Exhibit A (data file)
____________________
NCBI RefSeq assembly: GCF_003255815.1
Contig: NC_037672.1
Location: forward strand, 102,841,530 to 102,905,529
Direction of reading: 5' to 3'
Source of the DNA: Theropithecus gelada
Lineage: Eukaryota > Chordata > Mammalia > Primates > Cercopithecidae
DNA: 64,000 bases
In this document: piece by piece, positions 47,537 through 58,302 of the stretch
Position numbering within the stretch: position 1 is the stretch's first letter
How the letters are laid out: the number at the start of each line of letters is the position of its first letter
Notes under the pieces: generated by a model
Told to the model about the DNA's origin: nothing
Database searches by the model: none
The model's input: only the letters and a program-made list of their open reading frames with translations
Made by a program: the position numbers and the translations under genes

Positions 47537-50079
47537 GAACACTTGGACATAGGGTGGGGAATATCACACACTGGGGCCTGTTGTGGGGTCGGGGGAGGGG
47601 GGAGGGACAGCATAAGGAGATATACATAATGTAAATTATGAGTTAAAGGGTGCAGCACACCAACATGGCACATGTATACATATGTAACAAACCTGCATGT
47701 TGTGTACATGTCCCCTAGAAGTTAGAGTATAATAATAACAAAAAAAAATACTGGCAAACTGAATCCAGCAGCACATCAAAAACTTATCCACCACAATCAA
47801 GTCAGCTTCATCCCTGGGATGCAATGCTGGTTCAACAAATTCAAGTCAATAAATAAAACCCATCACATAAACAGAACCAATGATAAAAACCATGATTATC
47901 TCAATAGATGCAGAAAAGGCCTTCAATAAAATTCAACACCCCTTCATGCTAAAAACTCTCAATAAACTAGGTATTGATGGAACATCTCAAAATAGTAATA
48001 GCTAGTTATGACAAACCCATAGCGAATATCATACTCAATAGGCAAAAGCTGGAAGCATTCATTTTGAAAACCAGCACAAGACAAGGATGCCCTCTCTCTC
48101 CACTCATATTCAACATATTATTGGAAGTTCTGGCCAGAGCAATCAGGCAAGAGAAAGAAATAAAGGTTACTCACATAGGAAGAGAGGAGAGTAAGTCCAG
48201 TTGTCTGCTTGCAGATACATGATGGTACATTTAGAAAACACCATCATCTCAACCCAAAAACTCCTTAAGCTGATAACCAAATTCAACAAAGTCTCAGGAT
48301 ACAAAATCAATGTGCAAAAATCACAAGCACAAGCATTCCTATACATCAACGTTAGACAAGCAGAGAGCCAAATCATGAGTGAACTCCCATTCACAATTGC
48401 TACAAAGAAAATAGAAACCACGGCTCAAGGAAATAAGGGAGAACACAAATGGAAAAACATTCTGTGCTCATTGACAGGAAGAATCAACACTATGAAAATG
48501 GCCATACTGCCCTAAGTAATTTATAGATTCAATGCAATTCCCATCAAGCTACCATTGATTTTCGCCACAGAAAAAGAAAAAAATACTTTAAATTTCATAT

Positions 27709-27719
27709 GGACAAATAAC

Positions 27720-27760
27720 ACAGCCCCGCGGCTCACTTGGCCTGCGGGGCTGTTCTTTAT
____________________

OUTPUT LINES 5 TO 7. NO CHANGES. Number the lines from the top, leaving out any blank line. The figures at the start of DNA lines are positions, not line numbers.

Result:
Source of the DNA: Theropithecus gelada
Lineage: Eukaryota > Chordata > Mammalia > Primates > Cercopithecidae
DNA: 64,000 bases